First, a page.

The outcomes of this meeting have led to a deeper understanding of adaptive courseware and the implications for System-wide adoption. The spring 2019 DLI Conference will feature follow-up demonstrations and labs related to adaptive learning systems. In addition, a UNC System Working Group will be established to continue to investigate these issues during the second phase of its DLI planning as part of the group’s charge to explore emerging learning technologies and pedagogy.

Participants at the meeting created an instructional, technological, and support services framework for faculty teaching online that will be used to guide the System-wide digital learning initiative and focus on serving the North Carolina underserved student personas. We are currently fleshing-out the  DRAFT faculty persona framework and will post it to the DLI Blog shortly.

Working in small groups, participants identified many great ideas for the Spring 2019 DLI Conference tracks, demonstrations, labs, and topics, with an emphasis on interactive sessions that highlight emerging learning technology case studies and hands-on (“petting zoo”) experiences. This input will be used by the DLI Conference Committee to design a request for presentation proposals (System-wide and vendor) and associated requirements. 

-John

UNC Charlotte’s Provost, Dr. Joan Lorden to Share Digital Fellows Program Resources at Fall DLI Working Meeting

UNC Charlotte Provost, Dr. Joan Lorden will share her work with 30 provosts across the U.S. to advance the appropriate use of digital learning.   Dr. Lorden recently completed the Digital Fellows Program from the Association of Chief Academic Officers (ACAO), sponsored by the Bill & Melinda Gates Foundation. One goal of the program was to pilot the use of next generation digital courseware and then curate best practices and resources that can be shared with other institutions. In this session, Provost Lorden will share the lessons learned and the resources that the UNC Community can leverage at their institutions. 

Faculty Insights: Scaling Adaptive Courseware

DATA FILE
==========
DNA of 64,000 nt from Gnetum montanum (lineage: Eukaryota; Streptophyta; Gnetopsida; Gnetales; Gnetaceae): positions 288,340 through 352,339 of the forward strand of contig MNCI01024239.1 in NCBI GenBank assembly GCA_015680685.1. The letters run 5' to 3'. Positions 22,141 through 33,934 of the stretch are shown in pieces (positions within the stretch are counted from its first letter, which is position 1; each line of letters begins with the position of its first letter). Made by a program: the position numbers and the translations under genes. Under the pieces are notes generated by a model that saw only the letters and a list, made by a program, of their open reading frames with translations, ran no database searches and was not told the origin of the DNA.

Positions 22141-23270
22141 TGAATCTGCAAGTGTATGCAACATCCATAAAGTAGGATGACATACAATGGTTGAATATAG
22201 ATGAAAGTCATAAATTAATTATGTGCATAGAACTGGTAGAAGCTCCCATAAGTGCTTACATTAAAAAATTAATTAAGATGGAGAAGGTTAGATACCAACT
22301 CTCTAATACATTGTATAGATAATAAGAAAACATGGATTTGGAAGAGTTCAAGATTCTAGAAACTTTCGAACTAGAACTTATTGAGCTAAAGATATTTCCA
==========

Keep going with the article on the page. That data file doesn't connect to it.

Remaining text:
This video offers a brief overview of faculty, consortium, and McGraw-Hill adaptive courseware initiatives. Dr. Karen Vignare of the Personalized Learning Consortium (PLC), which comprises 237 institutions and 43 systems, introduces the PLC’s work on leveraging effective learning technologies. Dr. Tamar Goulet, faculty member at University of Mississippi, discusses adaptive courseware for biology and “adapting to adaptive learning”. Dr. Tim Fleming, Georgia State University, discusses his approach to data-driven and collaborative selection of adaptive courseware; he specifically focuses on strategies for piloting and scaling this technology. Tom Hinkley, MHE’s Director of Solutions Architecture, discusses the company’s mission for designing and developing effective learning technologies that allow instructors to highlight measurable learning outcomes so that “learning takes center stage”.

UNC Wilmington: Virtual Clinical Site Visits

Dr. April Bice of UNC Wilmington discusses increased student access to faculty to conduct site visits using virtual conferencing technology in a Nurse Practitioners Program. This approach, Dr. Bice explains, has reduced faculty travel time by 60 hours, eliminated $2,000 in travel costs, and reduced travel by 5800 miles. As a result, faculty are able to spend more time interacting in with students in their courses and addressing student-specific learning needs. Dr. Bice also discusses how digital games are used to increase student mastery for conducting clinical site documentation.